Month: May 2019

5 Ways D-DAY Changed the World
Military History

5 Ways D-DAY Changed the World

Three-quarters of a century have passed since American, British and Canadian forces landed on the Normandy coast on June 6, 1944, in the greatest seaborne invasion in history. The attack began the liberation of Western Europe, the defeat of Nazi Germany and the events that followed led to Europe being divided between democracies and totalitarian communist regimes. But the democracies eventually prevailed and by the 1990s, almost all of Europe was led by freely elected governments. It all began with D-Day.      1.The impact on Canada D-Day mattered greatly to Canada and Canadians. The Second World War had been underway for almost five years and the first Canadian soldiers had landed in England before the end of 1939. The air force had been in action since 1940, the navy since the start...
James Strachan: Old enough to die; too young to drink
Front Lines

James Strachan: Old enough to die; too young to drink

The grim cost of the D-Day invasion still haunts James Strachan, 75 years after he delivered troops to the beaches of Normandy. Strachan was a signaller aboard a Landing Craft, Infantry (Large), manning the Oerlikon gun as his assault vessel shuttled back and forth across the rolling English Channel, ferrying seasick soldiers in and dead and wounded out during history’s greatest seaborne invasion. A native of Selkirk, Scotland, Strachan came to Canada at age five. After joining the Royal Canadian Navy at 17, he sailed in a corvette, landing in England then training in combined services operations along the sea-swept shores of his homeland. During the invasion, he landed troops along three Allied sectors of the French coast—Juno Beach in the Canadian sector, Sword Beach in the Brit...
Billy Bishop’s early morning raid
Military Milestones

Billy Bishop’s early morning raid

In the first two months of Billy Bishop’s flying career, from the end of March to the end of May 1917, the flying ace had brought down 22 planes and earned the Distinguished Service Order and the Military Cross. And his most famous exploit was yet to come. On June 2, he took off in his Nieuport 17 aircraft from the home base of No. 60 Squadron in northern France, deliberately early in the morning, intending to destroy an aerodrome. “Dawn was the hour I considered advisable, as there would be very few machines in the air, and I would have a great chance of evading trouble on the way to the aerodrome,” he wrote in Winged Warfare. He flew over enemy lines and, when his original target proved unsuitable, spotted, near Cambrai, a group of canvas hangars and six aircraft, some with their e...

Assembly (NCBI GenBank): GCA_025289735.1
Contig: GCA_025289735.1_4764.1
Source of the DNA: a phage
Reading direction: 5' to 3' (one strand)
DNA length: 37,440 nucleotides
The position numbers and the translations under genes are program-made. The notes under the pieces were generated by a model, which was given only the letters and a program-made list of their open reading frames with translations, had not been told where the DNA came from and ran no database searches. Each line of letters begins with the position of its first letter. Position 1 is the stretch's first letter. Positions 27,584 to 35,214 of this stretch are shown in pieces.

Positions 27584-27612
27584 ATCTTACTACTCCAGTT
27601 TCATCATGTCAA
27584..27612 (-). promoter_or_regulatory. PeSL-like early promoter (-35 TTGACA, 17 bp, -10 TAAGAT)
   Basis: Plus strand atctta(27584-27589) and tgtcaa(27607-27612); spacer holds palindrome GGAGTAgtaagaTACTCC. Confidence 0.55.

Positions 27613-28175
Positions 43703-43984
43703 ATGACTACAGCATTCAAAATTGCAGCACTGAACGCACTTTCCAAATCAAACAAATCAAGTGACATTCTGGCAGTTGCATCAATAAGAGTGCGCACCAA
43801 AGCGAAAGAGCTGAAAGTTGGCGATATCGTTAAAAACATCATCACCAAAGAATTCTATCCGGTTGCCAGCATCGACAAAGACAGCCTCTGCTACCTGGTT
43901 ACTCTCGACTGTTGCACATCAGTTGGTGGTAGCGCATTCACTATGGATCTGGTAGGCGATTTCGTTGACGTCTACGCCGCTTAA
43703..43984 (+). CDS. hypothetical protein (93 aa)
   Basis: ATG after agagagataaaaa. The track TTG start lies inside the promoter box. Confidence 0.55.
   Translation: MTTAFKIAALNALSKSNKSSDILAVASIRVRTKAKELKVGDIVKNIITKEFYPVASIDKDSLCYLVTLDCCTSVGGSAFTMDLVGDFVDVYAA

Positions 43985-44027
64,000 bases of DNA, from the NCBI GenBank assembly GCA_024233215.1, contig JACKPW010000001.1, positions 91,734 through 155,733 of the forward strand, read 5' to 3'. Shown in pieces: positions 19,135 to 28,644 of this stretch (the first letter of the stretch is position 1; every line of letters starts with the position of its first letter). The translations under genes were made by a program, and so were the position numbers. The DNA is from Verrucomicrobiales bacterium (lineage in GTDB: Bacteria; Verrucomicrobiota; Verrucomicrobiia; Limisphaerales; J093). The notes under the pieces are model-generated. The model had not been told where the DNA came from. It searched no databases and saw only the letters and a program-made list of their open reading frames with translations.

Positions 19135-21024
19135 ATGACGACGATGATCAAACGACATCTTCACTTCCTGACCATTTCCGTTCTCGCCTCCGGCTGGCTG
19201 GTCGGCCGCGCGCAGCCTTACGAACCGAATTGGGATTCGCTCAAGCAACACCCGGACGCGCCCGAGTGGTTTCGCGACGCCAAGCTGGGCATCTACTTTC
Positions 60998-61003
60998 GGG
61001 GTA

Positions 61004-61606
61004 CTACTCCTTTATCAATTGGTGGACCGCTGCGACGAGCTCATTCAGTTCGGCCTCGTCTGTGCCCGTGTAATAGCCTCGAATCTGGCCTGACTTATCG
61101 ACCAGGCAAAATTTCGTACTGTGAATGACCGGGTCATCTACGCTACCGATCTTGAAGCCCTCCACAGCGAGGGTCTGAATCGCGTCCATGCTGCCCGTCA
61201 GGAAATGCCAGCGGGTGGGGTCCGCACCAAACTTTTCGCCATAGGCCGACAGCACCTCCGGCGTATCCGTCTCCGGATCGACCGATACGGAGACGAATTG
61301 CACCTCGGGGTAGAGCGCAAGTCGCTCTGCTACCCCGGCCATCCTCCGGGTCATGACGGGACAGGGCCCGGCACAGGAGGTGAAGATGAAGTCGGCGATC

Peace at last
Artifacts

Peace at last

We sat down with Gary Luton, Director of Treaty Law at Global Affairs Canada to discuss the most famous treaty of the 20th Century, the Treaty of Versailles. The signing of the Armistice at 5:45 a.m. on Nov. 11, 1918, ended the fighting between the Allies and Germany, but it was the signing of the Treaty of Versailles on June 28, 1919, that ushered in peace. It also helped Canada take a step toward sovereignty. Sir Robert Borden was prime minister on Aug. 4, 1914, when a telegram informed him his country was at war. Britain had declared war on Germany. Canada, as a dominion, was automatically also at war. And Canada answered enthusiastically, contributing volunteers, food, money and materials. Borden was a champion of Canada’s right to handle its own affairs, separate from and ...
Preventing broken bones
Health

Preventing broken bones

The Canadian Armed Forces takes broken bones very seriously indeed. Personnel suffered more than 4,200 fractures in 2014-16, an examination of military and civilian medical records revealed. Annually over the period, fractures resulted in 34,000 to 81,000 workdays lost, $12.5 million to $30 million in wages lost, and an average cost of $5.6 million in medical care. Fractures reduce troop strength and threaten individual careers through increased risk of second fractures, development of a disability and medical release, it was reported at the 2018 Canadian Institute for Military and Veteran Health Research Forum in Regina.  “Research shows that 80 per cent to 95 per cent of all injuries are preventable,” says the CAF booklet Injury Reduction Strategies for Sports and Physical Activit...
Eisenhower & Rommel
Heroes And Villains

Eisenhower & Rommel

DWIGHT D. EISENHOWER In the end, everything depended on the weather. On the evening of June 3, 1944—with 150,000 men, nearly 12,000 aircraft and almost 7,000 sea vessels awaiting his command—Supreme Allied Commander General Dwight D. Eisenhower had to measure the reliability of his chief meteorologist. The Normandy invasion was to have launched on June 5, but now Group Captain J.M. Stagg predicted that a storm would create seas too rough for launching landing craft and thick clouds would prevent the preparatory air bombardment. Reluctantly, Eisenhower decided on a day’s postponement. The following evening, a Sunday, Eisenhower, his senior commanders, and Stagg’s weather team gathered again at 9:30 in the conference room of Southwick House in Plymouth on England’s southern coast. S...
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